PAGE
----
Abnormalities of the Amnion, Placenta, and Umbilical Cord Part 2

by Peter Ward, PhD

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    00:01 Another set of problems can occur is when we have placenta previa.

    00:05 This occurs when the placenta is not where it belongs on the posterior wall of the uterus, but forms a bit lower down in the uterine cavity closer to the cervix.

    00:16 It's graded in terms of severity, with the first degree being the least severe and the fourth degree being the most severe.

    00:24 So in the first degree, the placenta is further down the wall than it should be, but it does not reach the internal os of the cervix.

    00:32 In the second degree, it has reached the internal os but does not cover it.

    00:38 No big surprise, the third degree does indeed have the placenta covering the internal os but the distinction is when the cervix dilates, the cervix is open; the placenta does not completely cover the dilated cervix.

    00:53 And fourth degree, fourth degree placenta previa means that the placenta does in fact cover the internal os and it's gonna make delivery very difficult and will likely have to be done through caesarean section.

    01:07 Another set of problems can arise when the umbilical cord forms in an abnormal manner.

    01:13 Typically, the umbilical cord and the umbilical vessels within it enter and exit the placenta right in the middle.

    01:20 When you have a marginal placenta, that simply means that the cord, instead of exiting the center of the placenta is actually somewhere around its margin.

    01:28 Another issue can happen when you have a furcate placenta.

    01:32 In this case, instead of the vessels converging and then leaving us the cord, the vessels leave the placenta then come together within the cord.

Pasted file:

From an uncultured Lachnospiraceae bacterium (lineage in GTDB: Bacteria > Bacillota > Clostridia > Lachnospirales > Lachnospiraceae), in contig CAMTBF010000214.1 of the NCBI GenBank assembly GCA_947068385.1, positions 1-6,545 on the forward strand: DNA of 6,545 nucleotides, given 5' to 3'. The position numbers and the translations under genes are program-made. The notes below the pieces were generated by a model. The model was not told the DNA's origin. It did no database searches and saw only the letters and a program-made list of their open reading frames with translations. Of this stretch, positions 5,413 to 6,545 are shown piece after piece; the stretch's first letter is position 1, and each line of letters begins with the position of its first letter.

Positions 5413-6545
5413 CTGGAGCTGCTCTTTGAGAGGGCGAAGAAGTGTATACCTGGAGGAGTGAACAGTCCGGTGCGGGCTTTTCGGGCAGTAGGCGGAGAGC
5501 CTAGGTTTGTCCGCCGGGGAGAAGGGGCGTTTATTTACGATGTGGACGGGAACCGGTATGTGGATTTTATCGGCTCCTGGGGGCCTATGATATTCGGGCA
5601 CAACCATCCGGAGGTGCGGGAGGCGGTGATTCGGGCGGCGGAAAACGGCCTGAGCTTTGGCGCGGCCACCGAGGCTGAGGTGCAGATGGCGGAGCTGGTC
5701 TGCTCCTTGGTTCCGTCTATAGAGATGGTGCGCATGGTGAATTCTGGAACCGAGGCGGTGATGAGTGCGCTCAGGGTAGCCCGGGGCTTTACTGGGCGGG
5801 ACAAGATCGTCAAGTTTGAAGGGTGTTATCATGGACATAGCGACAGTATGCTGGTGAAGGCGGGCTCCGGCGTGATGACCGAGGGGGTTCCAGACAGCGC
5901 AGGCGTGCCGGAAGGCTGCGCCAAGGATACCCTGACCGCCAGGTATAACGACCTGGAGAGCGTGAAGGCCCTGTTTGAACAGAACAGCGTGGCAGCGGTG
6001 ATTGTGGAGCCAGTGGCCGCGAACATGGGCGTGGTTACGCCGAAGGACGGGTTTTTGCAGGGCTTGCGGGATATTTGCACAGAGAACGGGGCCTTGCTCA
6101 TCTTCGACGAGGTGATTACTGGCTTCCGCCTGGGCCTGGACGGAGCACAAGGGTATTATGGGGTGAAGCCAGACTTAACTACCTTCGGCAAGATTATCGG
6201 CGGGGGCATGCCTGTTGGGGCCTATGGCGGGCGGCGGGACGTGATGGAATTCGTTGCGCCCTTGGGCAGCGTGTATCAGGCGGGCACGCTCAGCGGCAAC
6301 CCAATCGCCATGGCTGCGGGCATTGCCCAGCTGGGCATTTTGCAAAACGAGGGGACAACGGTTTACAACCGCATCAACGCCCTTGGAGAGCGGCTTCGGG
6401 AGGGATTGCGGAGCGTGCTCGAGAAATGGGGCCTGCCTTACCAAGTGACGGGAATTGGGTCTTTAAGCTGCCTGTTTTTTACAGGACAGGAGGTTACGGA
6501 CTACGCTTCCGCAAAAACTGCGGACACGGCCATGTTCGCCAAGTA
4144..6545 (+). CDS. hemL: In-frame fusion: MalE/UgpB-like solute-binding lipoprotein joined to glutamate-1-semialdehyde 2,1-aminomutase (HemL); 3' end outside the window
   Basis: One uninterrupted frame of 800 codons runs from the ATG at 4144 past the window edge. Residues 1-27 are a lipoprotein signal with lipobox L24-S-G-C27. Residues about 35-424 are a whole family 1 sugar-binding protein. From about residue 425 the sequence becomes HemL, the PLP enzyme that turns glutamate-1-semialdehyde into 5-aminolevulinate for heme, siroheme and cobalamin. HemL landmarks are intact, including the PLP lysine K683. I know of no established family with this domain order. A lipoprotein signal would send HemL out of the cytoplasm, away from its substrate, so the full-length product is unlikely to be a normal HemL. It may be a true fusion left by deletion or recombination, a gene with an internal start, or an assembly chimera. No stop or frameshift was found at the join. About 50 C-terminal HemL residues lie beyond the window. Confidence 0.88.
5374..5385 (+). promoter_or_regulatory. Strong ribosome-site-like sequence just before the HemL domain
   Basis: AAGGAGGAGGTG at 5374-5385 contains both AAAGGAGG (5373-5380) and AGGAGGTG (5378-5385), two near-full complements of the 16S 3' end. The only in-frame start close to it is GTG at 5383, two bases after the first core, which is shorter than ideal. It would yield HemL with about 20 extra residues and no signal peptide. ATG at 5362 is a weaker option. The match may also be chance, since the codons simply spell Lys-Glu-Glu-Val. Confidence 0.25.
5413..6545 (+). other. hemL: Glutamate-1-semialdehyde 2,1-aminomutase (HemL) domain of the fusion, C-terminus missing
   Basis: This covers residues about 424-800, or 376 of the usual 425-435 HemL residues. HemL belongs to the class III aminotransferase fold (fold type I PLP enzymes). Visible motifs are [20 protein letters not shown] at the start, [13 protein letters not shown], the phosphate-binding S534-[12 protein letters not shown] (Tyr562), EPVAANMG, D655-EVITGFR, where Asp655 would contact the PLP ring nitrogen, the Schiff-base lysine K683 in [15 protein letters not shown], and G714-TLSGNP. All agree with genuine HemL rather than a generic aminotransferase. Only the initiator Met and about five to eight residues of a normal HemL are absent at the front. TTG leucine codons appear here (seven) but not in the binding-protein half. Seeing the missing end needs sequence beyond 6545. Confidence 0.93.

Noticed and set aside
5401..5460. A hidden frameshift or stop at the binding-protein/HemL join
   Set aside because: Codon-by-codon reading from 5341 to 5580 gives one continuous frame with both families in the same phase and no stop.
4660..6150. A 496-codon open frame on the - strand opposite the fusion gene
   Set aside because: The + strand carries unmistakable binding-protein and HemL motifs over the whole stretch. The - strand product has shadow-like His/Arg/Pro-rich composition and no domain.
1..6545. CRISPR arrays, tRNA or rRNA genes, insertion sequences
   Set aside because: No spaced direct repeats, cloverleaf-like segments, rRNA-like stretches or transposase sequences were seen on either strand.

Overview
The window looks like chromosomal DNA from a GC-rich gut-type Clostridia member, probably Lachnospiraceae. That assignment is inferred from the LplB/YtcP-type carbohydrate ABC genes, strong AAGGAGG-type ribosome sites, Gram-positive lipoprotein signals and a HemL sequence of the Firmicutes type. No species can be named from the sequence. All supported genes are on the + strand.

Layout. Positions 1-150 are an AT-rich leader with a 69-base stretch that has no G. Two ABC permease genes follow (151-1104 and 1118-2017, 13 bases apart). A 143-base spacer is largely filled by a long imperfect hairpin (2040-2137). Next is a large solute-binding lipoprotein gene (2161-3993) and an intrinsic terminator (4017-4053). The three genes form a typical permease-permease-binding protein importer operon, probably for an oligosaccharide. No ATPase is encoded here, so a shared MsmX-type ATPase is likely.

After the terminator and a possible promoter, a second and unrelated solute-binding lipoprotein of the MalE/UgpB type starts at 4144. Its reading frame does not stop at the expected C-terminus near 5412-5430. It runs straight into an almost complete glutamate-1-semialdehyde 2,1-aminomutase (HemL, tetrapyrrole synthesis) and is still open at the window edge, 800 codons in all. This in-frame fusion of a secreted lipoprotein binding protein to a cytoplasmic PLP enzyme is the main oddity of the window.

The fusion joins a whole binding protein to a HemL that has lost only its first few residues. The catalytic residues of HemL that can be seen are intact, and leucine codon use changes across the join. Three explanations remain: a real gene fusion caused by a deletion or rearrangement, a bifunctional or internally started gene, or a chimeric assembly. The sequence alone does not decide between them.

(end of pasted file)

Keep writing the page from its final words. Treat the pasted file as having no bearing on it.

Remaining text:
01:41 And last but not least is a velamentous placenta, in which case we not only have the umbilical vessels coming together outside the placenta, we have them actually attaching to the amnion and this can create additional problems during delivery and after delivery if these vessels tear and cause hemorrhage.

    02:01 An issue that can arise with the development of the umbilical cord is that the vessels inside it can sometimes wrap around each other and form apparent knots.

    02:10 These are actually not problematic and they're typically benign because they don't interrupt the flow of blood to and from the placenta.

    02:16 However, if fetal movements cause a true knot of the umbilical cord to form, that is incredibly dangerous because the blood flow to and from the placenta and the fetus can be interrupted and result in fetal death.

    02:31 So fetal movements can also cause the cord to wrap around parts of the body, this is particularly dangerous if it wraps around the neck and interrupts blood flow to and from the developing brain.

    02:43 So this cord of strangulation is sometimes only noticed as a change in the movements of the fetus, so if the fetus is moving quite a bit and suddenly goes very still, it may be worth getting checked out to see if there might be some movement of the cord that's wrapped around the fetal neck.

    02:59 Another problem that can occur involving the placenta occurs a little bit further back.

    03:05 These are called hydatidiform moles and these are essentially a placenta without an embryo.

    03:12 These form when the embryoblast inside a developing fetus, pardon me, a developing embryo, does not form and were only left with a trophoblast.

    03:23 Sometimes this occurs due to polyspermy or sometimes even two spermatozoa fusing and their pronuclei attempting to create a new zygote, rather than a spermatozoa and an oocyte.

    03:35 Essentially, this free forming placenta implants begin secreting human chorionic gonadotropin and mimics a pregnancy very readily, but there's no embryo present.

    03:49 And during ultrasound examination, there will be an absence of the embryo noted and the villi within this hydatidiform mole will appear to be swollen and are sometimes described as looking like a bunch of grapes in appearance.

    04:02 Thank you very much and we'll see you for the next talk.

    About the Lecture

    The lecture Abnormalities of the Amnion, Placenta, and Umbilical Cord Part 2 by Peter Ward, PhD is from the course Conception, Implantation and Fetal Development. It contains the following chapters:

    • Placenta Previa
    • Placenta and Umbilical Cord Anomalies

    Included Quiz Questions

    1. Marginal placenta
    2. Furcate placenta
    3. Velamentous placenta
    4. Focal-lateral placenta
    5. Placenta previa
    1. Hydatidiform moles
    2. Trophoform moles
    3. Epiform moles
    4. Graafianoform moles
    5. Oophoroform moles

    Author of lecture Abnormalities of the Amnion, Placenta, and Umbilical Cord Part 2

     Peter Ward, PhD

    Peter Ward, PhD

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